Ethical considerations

This study was approved to ethical consideration from the Ethics Committee on Human Right related to Research Involving Human Subjects of the Faculty of hospital, University. (No. IRB MURA2019/727). The second-year nursing students were informed about details of the study, and they were invited to participate. The participation was voluntary and they were assured of confidentially and anonymity in the use of data. Written informed consent was obtained from every participant.


The study population were second-year nursing students studying for a bachelor’s degree at a nursing school in [blinded] Hospital, [blinded] University. The purposive sample included second-year nursing students who had been attending a health assessment course via a SPOC. According to statistics, the best sample for our study design should be 20 times the number of parameters (i.e., 20 x 5 in our study) in the path analysis [4]; thus, a sample size of 100 would have been enough for a path analysis using the software AMOS. However, 202 participants were used for analysis in this study, so this strengthens the study. Most of the participants were women (95%) and between 20 to 24 years old with 45.05% studying each online lesson twice (i.e., the five different videos, twice).

Data collection

Online media were developed by researcher’s team in 2017. These were examined for valid content and quality by three experts from University before its use was permitted in learning as part of the health assessment course. Data was collected from 1 September to 30 October 2019 at the Nursing School of University in the Salaya region of Thailand. The researcher informed the nursing students about the details of the present study. After students completed the health assessment course a basic physical examination demonstration with their instructors. Two hundred and twenty questionnaires were distributed, and 210 were returned; eight questionnaires had incomplete data so only 202 were used for the final analysis.


Questionnaire items were derived from interviews and a review of the literature. The content index was qualified by five experts, including two media experts and the three nursing instructors who were competent in physical examinations. Questionnaires were trialed using 30 nursing students and a total of 205 questions required for construct validity. Six self-administered questionnaires were used to obtain data: the Demographic Data Form (DDF), the Online Content Questionnaire (OCQ), the Quality of Media Questionnaire (QMQ), Characteristics of Online Lessons (COL), the Learning Process (LP), and the Physical Examination Ability Questionnaire (PEAQ). The Demographic Questionnaire was used to obtain the demographic information of the senior nursing students; information gathered included sex, age, number of times studying online, and online entry study period each time.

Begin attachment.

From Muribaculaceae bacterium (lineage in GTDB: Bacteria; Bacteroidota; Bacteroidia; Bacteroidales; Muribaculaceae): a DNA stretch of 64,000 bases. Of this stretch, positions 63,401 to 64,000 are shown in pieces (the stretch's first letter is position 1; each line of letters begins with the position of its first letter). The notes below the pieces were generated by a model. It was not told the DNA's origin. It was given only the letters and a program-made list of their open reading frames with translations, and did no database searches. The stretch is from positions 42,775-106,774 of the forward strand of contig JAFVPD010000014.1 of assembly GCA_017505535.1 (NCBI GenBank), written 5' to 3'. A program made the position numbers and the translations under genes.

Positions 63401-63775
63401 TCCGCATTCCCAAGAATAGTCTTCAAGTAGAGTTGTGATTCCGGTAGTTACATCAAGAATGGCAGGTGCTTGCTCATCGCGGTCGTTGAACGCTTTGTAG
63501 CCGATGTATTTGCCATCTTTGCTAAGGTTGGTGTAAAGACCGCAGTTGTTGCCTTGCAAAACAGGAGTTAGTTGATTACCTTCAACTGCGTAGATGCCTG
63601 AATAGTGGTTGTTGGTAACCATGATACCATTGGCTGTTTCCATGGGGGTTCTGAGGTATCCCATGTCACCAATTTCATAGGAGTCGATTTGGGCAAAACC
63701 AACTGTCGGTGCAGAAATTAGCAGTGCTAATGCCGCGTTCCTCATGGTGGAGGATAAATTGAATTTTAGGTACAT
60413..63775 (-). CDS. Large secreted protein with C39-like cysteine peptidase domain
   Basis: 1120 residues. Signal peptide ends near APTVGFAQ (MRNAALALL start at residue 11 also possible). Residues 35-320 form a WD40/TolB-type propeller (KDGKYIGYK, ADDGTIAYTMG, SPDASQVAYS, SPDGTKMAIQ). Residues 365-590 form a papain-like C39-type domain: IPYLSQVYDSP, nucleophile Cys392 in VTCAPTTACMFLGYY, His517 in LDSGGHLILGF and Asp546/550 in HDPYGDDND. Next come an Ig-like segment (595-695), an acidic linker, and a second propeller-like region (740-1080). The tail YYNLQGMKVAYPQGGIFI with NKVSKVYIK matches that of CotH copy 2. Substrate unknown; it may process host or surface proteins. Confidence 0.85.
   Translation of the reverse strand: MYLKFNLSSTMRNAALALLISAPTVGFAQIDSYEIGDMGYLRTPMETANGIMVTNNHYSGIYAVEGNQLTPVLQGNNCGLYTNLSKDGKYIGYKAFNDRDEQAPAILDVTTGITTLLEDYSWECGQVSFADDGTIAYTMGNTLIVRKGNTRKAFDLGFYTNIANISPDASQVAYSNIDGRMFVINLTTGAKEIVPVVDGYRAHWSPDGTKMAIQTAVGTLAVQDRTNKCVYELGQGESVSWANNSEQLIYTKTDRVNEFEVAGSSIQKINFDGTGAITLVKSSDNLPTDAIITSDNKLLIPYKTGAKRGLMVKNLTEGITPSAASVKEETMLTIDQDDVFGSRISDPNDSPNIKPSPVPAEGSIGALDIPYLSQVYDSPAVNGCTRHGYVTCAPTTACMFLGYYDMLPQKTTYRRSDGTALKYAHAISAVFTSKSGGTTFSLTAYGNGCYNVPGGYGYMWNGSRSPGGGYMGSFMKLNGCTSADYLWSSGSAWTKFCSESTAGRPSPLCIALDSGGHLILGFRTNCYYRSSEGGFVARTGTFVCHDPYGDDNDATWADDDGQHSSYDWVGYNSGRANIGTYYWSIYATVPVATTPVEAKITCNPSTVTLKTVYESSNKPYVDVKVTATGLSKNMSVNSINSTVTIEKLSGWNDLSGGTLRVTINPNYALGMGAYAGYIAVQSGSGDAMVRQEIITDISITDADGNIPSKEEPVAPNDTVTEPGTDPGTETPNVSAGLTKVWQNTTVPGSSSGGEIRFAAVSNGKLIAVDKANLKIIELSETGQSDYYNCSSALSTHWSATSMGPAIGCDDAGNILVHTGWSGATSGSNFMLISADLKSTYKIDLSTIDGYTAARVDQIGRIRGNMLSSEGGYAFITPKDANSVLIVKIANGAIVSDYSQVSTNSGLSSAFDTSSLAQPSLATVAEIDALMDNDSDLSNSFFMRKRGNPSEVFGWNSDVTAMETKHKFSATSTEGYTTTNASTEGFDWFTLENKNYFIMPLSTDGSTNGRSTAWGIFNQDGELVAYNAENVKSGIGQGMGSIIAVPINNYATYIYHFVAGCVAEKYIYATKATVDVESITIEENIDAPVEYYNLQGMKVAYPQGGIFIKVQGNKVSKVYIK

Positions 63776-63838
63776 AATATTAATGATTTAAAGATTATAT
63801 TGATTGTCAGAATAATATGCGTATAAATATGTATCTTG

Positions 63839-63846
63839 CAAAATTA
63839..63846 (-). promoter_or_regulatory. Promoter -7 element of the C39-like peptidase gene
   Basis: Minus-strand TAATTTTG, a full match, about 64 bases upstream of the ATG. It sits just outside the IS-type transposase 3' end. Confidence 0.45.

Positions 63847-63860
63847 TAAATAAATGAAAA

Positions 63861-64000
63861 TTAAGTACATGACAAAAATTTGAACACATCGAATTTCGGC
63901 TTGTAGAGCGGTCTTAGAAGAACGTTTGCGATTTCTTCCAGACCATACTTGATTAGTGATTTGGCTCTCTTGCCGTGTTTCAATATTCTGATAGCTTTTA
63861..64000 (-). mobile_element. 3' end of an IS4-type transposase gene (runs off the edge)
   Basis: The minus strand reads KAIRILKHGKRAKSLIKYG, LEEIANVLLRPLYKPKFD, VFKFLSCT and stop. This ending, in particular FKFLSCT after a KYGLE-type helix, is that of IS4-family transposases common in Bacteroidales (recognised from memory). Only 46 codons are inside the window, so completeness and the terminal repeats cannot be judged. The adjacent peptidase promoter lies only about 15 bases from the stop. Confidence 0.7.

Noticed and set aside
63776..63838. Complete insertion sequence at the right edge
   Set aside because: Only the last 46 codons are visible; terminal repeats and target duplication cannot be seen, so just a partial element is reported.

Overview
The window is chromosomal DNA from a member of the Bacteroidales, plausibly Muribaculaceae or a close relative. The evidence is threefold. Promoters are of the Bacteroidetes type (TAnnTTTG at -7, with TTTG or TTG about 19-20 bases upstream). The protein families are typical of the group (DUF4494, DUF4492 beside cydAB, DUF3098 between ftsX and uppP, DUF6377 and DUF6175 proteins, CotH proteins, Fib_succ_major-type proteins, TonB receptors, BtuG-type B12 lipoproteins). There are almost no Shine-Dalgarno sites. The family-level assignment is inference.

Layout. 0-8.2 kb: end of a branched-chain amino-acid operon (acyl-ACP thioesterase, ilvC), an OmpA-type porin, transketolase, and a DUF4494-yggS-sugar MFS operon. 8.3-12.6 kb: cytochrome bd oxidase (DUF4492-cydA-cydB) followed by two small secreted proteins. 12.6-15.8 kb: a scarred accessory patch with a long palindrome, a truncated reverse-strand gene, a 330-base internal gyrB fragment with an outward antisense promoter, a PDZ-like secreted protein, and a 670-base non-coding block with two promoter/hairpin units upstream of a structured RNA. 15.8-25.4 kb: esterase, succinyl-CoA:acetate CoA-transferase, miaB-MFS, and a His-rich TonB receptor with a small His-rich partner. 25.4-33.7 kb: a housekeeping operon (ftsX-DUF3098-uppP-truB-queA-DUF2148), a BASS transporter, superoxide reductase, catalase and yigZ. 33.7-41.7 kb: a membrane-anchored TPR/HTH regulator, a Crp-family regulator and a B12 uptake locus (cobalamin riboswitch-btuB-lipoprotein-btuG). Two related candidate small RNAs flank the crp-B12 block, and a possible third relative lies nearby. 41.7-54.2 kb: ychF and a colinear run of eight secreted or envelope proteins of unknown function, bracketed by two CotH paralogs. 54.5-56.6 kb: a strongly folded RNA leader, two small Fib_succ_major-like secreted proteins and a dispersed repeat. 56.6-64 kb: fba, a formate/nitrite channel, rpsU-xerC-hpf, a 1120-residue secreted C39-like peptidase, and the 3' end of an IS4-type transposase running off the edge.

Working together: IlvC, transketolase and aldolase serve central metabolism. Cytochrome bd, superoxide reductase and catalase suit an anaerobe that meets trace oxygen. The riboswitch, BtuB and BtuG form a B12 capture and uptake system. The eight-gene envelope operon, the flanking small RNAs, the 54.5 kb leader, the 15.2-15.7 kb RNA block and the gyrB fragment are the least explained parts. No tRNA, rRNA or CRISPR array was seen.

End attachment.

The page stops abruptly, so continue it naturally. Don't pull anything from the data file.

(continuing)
The OCQ is composed of seven items used to identify specific online content, including content in accordance with the objectives, accuracy, and reliability of content, sorting content from easy to learn, then manageable, then extremely difficult to learn. Each item is rated on a 4-point Likert scale ranging from 1 (not agree) to 4 (strongly agree), with a higher score indicating excellent online content. The questionnaire’s content validity index I-(CVI) was .83– 1, and S-CVI .79. The individual construct reliability of items was .53–.63. The Cronbach’s alpha reliability was .77. The QMQ consists of four items. Questions were used to measure the quality of media, including the quality of sound, light, clarity, and letters. Each item is rated on a 4-point Likert scale ranging from 1 (strongly disagree) to 4 (strongly agree), with a higher score indicating an outstanding quality of media. The questionnaire’s content validity index (CVI) was .78-.83, and S-CVI .96. The individual construct reliability of items was .42-.78, and the Cronbach’s alpha reliability was .73.

The COL was used to measure the characteristics of online lessons. Its six items are measured on a 4-point Likert rating scale ranging from 1 (strongly disagree) to 5 (strongly agree). The survey assesses the students’ perception of characteristics of online lessons in terms of quality of convenience to access, control time, determination of place, links to other web sites, and interaction with the instructor. The questionnaire’s CVI was 0.831– and S-CVI .77, the individual construct reliability of items was 0.420–.78, and the Cronbach’s alpha reliability was 0.87. The LP is a 5-item questionnaire. Characteristics of online lessons were developed following information processing theories and memory. Items were used to measure stimulating curiosity, extracting images from thought, ease of remembering pictures, longer retention in memory, and enjoyment of learning. Each item is rated on a 4-point Likert scale ranging from 1 (strongly disagree) to 4 (strongly agree). The total possible score obtainable ranges from 0 to 24, with a higher score indicating a higher learning process stimulation. The questionnaire’s CVI was .49–.82, the individual construct reliability of items was .48–.88, and the Cronbach’s alpha reliability was .83. The PEA is a 5-item questionnaire that measures a nursing students’ perceptions of their physical examination ability. Items are rated on a 4-point Ffrating scale ranging from 0 (strongly disagree) to 4 (strongly agree), assessing better physical examination skills, increased physical examination capabilities, and making physical examination easier. The total possible score ranges from 0 to 20, with higher scores indicating a higher perceived ability to perform basic physical examinations. The CVI was .83, and S-CVI .97. The individual items had a construct reliability of 0.520–.89. The Cronbach alpha reliability was .84.